Last Scottish Conservatives leader Ruth Davidson is to be appointed to the House of Peers.
Ms Davidson has accepted the peerage and confirmed that she would continue as the constituency MSP for Edinburgh Inner until March 2021.
She will only take up her seat in the House of Viscounts after her term in Holyrood ends.
Ms Davidson quit as Scottish Tory chief last August after eight years in the role.
She said at the in good time the idea of spending long periods away from her young son filled her with “anticipation”.
Following the announcement of the peerage, she said: “I am honoured to follow in the footsteps of late Holyrood parliamentarians such as Jack McConnell, Jim Wallace and Annabel Goldie in being selected for membership of the House of Lords.”
“As a chamber dedicated to scrutinising and revising legislation, the characters upper class house is stronger when it includes a range of voices with sustain from different jobs, backgrounds, specialities and parliaments across the UK, and I suppose I can make a contribution to its work.
“However, my main focus continues to be my Edinburgh Significant constituency and I have confirmed that I will only take my bench after I cease to be an MSP in March.”
Commenting on the confirmed list of peerages, SNP MP Pete Wishart revealed: “It’s the worst kind of cronyism that only highlights the rotten Westminster process that is detached from reality.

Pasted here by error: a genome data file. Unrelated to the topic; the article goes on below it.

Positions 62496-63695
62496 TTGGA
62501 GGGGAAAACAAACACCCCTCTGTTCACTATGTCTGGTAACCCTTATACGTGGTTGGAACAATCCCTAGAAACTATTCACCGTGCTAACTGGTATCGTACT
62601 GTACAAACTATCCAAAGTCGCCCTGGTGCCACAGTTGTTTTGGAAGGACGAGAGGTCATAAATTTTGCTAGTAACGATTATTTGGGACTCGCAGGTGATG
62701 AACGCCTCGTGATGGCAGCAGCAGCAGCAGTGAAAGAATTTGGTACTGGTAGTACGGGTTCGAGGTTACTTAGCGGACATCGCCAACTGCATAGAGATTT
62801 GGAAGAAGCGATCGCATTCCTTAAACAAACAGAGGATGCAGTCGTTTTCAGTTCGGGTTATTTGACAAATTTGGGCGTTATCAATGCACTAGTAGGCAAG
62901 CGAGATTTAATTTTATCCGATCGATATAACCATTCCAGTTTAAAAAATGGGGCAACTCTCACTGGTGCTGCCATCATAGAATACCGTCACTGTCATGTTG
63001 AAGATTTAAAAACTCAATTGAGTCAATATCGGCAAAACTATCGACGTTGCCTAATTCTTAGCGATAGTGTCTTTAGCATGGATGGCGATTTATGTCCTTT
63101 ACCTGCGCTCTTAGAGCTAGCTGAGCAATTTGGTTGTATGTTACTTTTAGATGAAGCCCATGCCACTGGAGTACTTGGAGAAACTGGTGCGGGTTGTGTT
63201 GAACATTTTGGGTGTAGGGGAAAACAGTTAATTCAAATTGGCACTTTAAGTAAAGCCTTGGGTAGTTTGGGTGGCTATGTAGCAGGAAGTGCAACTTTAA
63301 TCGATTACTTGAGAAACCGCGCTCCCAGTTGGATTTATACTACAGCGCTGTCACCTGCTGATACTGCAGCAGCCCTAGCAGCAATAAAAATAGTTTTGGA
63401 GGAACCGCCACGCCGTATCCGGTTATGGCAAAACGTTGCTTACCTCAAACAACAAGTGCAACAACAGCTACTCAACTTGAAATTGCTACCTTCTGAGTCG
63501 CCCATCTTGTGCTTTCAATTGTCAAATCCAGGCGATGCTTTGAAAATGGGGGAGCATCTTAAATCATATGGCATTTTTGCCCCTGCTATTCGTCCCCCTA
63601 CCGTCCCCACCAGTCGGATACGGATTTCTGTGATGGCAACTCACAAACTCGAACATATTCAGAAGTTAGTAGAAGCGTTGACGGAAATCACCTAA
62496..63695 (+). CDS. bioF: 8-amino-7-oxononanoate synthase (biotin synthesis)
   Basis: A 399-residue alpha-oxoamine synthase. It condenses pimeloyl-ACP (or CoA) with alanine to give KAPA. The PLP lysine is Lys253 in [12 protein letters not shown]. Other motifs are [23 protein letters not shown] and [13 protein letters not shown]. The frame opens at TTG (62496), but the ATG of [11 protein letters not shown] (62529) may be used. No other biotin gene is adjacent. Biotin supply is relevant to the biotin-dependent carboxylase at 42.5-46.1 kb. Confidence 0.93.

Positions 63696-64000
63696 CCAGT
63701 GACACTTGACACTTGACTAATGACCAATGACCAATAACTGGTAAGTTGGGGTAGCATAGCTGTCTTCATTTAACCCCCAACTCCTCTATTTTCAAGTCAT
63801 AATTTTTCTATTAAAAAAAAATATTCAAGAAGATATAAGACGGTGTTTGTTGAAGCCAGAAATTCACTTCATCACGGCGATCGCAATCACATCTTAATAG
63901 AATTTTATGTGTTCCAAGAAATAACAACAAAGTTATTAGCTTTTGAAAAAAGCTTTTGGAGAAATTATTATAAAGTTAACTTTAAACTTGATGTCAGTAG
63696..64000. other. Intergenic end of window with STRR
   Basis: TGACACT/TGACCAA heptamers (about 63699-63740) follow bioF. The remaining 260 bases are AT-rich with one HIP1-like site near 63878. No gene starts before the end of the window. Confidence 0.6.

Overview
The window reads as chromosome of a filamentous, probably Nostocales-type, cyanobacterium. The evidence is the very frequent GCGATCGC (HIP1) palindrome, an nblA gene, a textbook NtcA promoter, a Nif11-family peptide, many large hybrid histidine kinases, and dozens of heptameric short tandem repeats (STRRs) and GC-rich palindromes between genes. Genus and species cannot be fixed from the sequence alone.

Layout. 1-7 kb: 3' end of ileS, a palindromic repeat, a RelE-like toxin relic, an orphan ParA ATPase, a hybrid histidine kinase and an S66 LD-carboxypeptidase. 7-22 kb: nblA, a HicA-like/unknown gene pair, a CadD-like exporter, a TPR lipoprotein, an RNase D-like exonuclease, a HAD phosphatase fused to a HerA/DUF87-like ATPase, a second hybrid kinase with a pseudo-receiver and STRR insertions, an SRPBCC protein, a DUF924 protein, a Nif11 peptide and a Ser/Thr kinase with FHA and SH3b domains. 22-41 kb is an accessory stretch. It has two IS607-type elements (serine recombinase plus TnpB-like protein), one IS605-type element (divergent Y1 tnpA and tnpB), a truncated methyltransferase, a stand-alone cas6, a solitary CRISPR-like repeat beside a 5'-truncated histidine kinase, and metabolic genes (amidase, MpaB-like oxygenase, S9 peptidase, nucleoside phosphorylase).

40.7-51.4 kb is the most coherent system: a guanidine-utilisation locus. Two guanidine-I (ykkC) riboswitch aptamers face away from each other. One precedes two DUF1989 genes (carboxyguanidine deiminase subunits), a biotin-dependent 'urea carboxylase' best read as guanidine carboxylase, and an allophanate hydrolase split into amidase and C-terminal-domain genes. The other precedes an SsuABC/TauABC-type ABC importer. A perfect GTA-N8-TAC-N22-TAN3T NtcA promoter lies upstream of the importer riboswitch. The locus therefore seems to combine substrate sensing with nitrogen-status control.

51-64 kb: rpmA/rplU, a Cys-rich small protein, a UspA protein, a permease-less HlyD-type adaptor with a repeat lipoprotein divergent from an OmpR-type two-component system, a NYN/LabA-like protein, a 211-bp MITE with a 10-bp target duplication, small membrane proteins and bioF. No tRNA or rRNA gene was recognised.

“It’s clear beyond doubt that Westminster is severely not working for Scotland and that it is acting against our interests. The House of Earls needs to be abolished – not filled further to the brim at the taxpayers’ expense.”
Ms Davidson has backed Moray MP Douglas Ross as prospective leader of the Scottish Conservatives following Thursday’s resignation of Jackson Carlaw.
Mr Ross is substantially seen as the favourite to succeed Mr Carlaw, who was in the role less than six months, and if determined would stand for election as an MSP in next May’s Holyrood elections.
Ms Davidson concurred to stand in for him at First Minister’s Questions until then, if he becomes head.
In an interview in The Sunday Telegraph’s Stella Magazine in December, she helped she could make a bid to lead the UK party – perhaps re-entering politics when the Conservatives are in flak at Westminster.
She said: “It may well be that my time in politics doesn’t get again until we’re in opposition.
“I’ve probably got more experience than anyone in the company on how to lead from opposition.”
Last year, Ms Davidson was at the centre of contention after she accepted a “contentious” job with a lobbying firm.
Some in deadly embrace politicians said it was a conflict of interest and in October she said she would not hire the job.